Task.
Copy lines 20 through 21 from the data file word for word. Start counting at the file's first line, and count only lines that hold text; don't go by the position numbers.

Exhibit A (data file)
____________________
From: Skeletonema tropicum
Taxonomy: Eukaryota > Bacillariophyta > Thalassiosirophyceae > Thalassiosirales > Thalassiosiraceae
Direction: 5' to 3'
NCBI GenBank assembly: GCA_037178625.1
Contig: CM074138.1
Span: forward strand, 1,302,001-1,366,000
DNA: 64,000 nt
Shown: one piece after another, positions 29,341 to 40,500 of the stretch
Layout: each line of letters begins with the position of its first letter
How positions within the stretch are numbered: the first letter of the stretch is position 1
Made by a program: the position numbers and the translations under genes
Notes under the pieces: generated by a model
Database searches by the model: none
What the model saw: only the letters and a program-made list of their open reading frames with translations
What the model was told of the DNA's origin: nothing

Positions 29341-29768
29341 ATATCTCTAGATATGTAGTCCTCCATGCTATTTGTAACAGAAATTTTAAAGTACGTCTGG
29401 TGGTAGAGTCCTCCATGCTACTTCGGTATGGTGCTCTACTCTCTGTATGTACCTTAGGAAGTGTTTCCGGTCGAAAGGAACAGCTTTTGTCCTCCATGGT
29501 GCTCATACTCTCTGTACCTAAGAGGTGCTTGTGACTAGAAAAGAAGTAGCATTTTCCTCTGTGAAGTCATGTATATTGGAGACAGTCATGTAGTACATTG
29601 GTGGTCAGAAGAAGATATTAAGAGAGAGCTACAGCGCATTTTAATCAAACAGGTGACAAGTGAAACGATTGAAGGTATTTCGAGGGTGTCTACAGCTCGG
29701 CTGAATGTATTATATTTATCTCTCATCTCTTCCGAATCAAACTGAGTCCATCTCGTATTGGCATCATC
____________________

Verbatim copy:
29601 GTGGTCAGAAGAAGATATTAAGAGAGAGCTACAGCGCATTTTAATCAAACAGGTGACAAGTGAAACGATTGAAGGTATTTCGAGGGTGTCTACAGCTCGG
29701 CTGAATGTATTATATTTATCTCTCATCTCTTCCGAATCAAACTGAGTCCATCTCGTATTGGCATCATC